Monday, July 15, 2013

Out With the Old. In With the New.

For those of you looking for how to get your passport both through documents and directions skip down to the last paragraph. 
Its been 10 years now and that guy on my passport doesn't look too much like me anymore. I took that photo in a Walgreens on the way to Chicago with my mother. I was apply for my first adult passport because I was traveling to China to meet my friend David. Soon after I got my first visa, a big one page Chinese tourist visa was inside. By the end I think I had four of those one page Chinese visas, plus a few more 1 page visas. 
I love  my old beat up passport, but it was time to get a new one and so I had to get one here in Malaysia. Malaysia, the 22nd country I visited/lived in with this passport. In all there are 23 countries logged in this one. 97 flights under that passport, about a dozen motor car border crossings. I love to look at the stamps and remember each journey. Even though I had to get more pages a few years ago I was reaching the end of those as well and would have had to get a new passport sometime soon, time to say goodbye to my old friend.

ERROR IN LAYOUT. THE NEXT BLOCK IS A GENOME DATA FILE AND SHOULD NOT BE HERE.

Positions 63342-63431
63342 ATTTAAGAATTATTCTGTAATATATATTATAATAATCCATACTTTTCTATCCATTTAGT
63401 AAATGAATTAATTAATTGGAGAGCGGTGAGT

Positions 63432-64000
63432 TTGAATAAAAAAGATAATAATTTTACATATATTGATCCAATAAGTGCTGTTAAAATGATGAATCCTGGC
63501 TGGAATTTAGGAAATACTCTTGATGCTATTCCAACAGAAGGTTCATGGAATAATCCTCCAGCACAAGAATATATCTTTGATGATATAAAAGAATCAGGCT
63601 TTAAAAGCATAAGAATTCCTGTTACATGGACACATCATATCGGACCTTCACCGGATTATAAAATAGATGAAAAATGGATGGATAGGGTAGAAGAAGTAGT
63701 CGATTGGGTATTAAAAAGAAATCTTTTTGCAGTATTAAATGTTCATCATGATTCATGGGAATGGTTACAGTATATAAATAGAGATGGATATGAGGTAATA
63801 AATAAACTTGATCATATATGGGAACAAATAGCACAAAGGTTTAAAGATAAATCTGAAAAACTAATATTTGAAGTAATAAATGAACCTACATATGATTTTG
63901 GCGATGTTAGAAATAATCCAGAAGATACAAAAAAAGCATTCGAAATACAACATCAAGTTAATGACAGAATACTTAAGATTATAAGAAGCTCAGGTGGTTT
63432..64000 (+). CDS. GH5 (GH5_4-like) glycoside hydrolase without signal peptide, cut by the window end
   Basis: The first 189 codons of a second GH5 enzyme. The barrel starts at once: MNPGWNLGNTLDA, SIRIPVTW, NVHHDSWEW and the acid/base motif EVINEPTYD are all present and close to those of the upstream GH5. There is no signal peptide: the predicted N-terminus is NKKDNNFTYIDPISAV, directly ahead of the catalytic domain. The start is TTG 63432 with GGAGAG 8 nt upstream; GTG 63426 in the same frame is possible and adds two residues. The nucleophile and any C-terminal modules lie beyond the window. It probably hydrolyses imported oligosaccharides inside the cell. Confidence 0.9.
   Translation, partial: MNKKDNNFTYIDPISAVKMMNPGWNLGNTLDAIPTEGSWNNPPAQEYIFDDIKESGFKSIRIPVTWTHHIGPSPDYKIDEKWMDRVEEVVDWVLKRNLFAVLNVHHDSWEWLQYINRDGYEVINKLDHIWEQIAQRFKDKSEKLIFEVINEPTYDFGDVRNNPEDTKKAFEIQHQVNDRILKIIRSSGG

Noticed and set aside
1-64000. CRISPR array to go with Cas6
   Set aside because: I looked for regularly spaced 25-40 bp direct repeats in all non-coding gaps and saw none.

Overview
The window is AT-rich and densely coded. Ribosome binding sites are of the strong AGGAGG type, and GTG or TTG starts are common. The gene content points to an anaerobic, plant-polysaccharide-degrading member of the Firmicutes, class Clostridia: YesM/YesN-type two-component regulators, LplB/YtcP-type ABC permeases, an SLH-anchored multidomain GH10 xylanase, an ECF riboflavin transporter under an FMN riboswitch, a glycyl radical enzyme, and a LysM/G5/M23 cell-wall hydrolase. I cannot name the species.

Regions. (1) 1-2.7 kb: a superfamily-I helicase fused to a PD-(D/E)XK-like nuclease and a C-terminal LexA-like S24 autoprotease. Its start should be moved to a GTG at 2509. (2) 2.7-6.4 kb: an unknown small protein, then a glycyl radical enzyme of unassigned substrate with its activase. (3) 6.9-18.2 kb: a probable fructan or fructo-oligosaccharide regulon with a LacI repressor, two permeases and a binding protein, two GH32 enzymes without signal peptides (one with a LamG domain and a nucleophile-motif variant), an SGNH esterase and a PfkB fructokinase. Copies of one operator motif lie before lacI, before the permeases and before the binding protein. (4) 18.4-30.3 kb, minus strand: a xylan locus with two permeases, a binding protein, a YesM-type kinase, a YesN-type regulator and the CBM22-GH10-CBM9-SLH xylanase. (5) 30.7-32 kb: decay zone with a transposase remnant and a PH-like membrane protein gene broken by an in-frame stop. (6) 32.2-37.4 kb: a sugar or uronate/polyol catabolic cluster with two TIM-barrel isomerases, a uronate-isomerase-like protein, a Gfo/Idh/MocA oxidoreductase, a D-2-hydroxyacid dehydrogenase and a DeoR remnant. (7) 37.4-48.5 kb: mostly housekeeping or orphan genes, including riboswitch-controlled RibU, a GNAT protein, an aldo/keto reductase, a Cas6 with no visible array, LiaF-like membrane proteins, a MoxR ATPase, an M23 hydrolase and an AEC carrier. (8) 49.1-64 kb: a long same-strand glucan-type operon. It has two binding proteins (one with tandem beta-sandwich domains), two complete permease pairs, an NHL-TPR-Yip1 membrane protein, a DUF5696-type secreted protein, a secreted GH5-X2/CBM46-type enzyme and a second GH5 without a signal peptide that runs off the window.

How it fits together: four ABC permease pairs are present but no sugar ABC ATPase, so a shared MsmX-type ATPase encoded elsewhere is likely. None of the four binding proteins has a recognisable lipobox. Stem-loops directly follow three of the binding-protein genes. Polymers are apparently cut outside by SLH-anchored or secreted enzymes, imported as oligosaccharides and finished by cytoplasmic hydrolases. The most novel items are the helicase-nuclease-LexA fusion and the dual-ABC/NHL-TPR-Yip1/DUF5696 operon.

So in order to get a new passport I had to fill out some documents online (then print them) from the US embassy. Passport renewal is pretty straightforward as you need only those forms, a form of ID (old passport will do), some cash, and a passport photo. Unfortunately citizen services is only open from 9am to 11am weekdays, so it was hard to coordinate a day to get there. In Malaysia you can't send in your passport by mail as you can in other places/ if you are of other nationality. You have to physically go there.  If you have the proper documents and such the process is pretty quick. It took me about 20 minutes to wait, be called on, and get the documents in. Then they give you a slip of paper, green, as a receipt for your new passport. You do not need to go in person to collect it, anyone who has the slip can get the passport. I ended up going myself to retrieve it as well and that was even faster. Getting to and from the embassy can be tricky, but it need not be. I've posted a map google gave me for walking from my hotel in Bukit Bintang. It took me about 40 minutes to walk that distance and it was easy to keep to the correct streets. If you drive, as I did the first time, just keep on Jalan Tun Razak. Initially you will likely be driving under an elevated highway. Just keep going until the road starts to rise and there is no highway above you. At this point you will see an elevated walkway going over the road. Just after this is the embassy. Pass the embassy and take the next left. This will lead you into a residential area where you can park for free and from which its less than 5 minutes to walk to the embassy. The embassy has no official parking, so this is likely your best option to get your shiny new, American passport. 

Friday, July 12, 2013

Betel Nut